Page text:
Keyboard vs. Piano: What Do New Students Need?

keyboardPiano lessons are a great investment, but what if you don’t own a piano? Is it really necessary, or will a smaller, more manageable keyboard do the trick? If you’re asking these questions, we’ve got your answers. Consider the following as you make your decision…

How committed are you?
The first question you’ll want to ask yourself is how committed you are with your lessons. Obviously, a full piano is a big investment – in terms of both money and space. While some teachers or music programs may highly recommend a piano, it might not be a reasonable option for you. If it’s not, a keyboard can be just as effective for a beginner – just make sure you’re purchasing a quality model.

What’s your price range?
For pianos, you can expect to pay anywhere from $2,000 to $10,000 (and even upward of $50,000 for some grand pianos!).  Keyboards are less expensive, but you can still expect to pay $200 and up for a quality instrument – and in some cases up to $1,000, depending on how many “extras” you want (USB drive, special effects, internal metronome, etc.).

Do you want to be able to practice quietly?
Most digital keyboards have headphone jacks, so you can practice without disturbing anyone else. This is great for families who have multiple children taking lessons, or if your opportunities to practice are limited to late nights or early mornings.

Are you moving soon?
Moving a piano can be a huge hassle, and requires professional (and often expensive) help. If you anticipate moving anytime soon, you’ll want to wait and just stick with a keyboard for now.

Are you prepared for the upkeep?
As a general rule of thumb, a piano should be tuned twice a year. Depending on the area you’re in and the condition of your piano, this may cost you around $100 each time. Keep this in mind and mark it on your calendar, as an in-tune piano can make a world of difference!

For keyboards: Are the keys weighted?
You’ll definitely want a keyboard with weighted keys, which means they offer the same level of resistance that a real piano would. The resistance is what allows you to play dynamics (i.e. louder and softer), and makes for an easier transition to playing on the piano. Another thing to consider is how many keys your keyboard has – a full piano has 88 keys, whereas some keyboards only offer a limited range. This can be an issue when you progress into more advanced pieces.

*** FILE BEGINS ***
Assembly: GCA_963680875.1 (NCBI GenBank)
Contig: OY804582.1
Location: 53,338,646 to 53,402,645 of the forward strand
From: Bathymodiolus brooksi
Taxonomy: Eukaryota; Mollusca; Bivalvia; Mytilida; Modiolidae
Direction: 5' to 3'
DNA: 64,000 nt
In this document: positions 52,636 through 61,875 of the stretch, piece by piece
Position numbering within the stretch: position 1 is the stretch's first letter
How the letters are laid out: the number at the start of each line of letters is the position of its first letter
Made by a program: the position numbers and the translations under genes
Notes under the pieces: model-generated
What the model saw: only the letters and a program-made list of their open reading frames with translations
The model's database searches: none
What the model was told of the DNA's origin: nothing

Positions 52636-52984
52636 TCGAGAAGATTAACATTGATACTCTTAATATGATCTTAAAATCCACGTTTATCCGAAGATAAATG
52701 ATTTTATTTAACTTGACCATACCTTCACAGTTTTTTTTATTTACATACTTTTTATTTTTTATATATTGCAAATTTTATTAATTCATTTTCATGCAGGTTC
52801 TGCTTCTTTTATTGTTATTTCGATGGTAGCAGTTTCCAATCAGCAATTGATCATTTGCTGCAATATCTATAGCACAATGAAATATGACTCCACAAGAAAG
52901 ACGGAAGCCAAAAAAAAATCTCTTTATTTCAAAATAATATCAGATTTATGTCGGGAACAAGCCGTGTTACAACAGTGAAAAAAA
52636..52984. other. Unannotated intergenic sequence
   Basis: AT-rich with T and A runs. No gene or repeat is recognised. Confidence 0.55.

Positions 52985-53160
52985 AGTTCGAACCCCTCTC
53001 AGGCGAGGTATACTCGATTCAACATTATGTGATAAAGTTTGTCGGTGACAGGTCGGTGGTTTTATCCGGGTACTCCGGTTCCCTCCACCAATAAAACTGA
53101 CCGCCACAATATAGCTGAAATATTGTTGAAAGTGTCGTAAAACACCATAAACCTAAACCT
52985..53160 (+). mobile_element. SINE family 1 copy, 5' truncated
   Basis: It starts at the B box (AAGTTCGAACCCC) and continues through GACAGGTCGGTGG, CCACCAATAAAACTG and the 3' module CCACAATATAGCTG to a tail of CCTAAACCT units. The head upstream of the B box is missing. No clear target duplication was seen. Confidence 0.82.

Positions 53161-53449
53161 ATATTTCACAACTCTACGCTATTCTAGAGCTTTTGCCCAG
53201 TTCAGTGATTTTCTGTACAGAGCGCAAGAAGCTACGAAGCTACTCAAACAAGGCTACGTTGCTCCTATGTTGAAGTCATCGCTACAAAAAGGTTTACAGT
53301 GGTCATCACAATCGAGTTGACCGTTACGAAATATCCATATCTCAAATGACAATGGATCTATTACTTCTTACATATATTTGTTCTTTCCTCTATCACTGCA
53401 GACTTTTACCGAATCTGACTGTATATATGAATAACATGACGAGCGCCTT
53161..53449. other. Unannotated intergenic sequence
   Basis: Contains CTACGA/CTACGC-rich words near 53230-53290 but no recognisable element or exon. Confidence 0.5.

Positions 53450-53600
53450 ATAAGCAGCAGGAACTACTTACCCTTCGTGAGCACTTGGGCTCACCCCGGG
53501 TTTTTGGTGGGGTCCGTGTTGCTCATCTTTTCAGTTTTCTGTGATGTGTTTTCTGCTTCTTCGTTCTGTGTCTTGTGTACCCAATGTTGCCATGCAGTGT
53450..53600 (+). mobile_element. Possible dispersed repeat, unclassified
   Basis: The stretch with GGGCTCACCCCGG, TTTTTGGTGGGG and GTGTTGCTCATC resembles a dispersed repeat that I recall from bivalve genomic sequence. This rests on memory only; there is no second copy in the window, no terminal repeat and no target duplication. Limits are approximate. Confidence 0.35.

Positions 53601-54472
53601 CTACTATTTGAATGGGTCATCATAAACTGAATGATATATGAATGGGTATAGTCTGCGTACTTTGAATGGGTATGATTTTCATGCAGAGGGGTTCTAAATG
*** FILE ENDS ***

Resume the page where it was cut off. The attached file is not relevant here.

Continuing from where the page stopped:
Do you want the “real thing”?
Even with all of the advantages of a keyboard, it simply will never replace a real piano. Even the best quality keyboard won’t have the same beautiful sound that a piano has, and the keys inevitably feel different. Often the keys are a bit smaller on keyboards, which can be frustrating to students switching back and forth when they try playing on a piano. Ultimately, your personal preferences will come into play here.

It’s a big step, but purchasing a piano is a great investment for the serious musician.  In the meantime, however, there’s nothing wrong with starting out on a quality keyboard or digital piano. Do your research, consider your lifestyle, find yourself a great piano teacher and play those 88 keys with confidence!

- TakeLessons staff member and blogger

You might also like…
- 5 Signs It’s Time for Private Piano Lessons
- Playing the Piano With Both Hands: 3 Helpful Tips
- 6 New Ideas for Piano Warm-Ups

 

Photo by danorth1.

 

Interested in Private Lessons?

Search thousands of prescreened teachers for local and live, online lessons. Sign up for safe, affordable private lessons today!

Free TakeLessons Resource

 

1 reply
  1. learn piano ebook says:

    Please let me know if you’re looking for a writer for your site.
    You have some really good posts and I think I would be a
    good asset. If you ever want to take some of the load off, I’d
    love to write some material for your blog in exchange for a link back to mine.
    Please send me an e-mail if interested. Cheers!

Leave a Reply

Want to join the discussion?
Feel free to contribute!

Leave a Reply

Your email address will not be published. Required fields are marked *

You may use these HTML tags and attributes: <a href="" title=""> <abbr title=""> <acronym title=""> <b> <blockquote cite=""> <cite> <code> <del datetime=""> <em> <i> <q cite=""> <strike> <strong>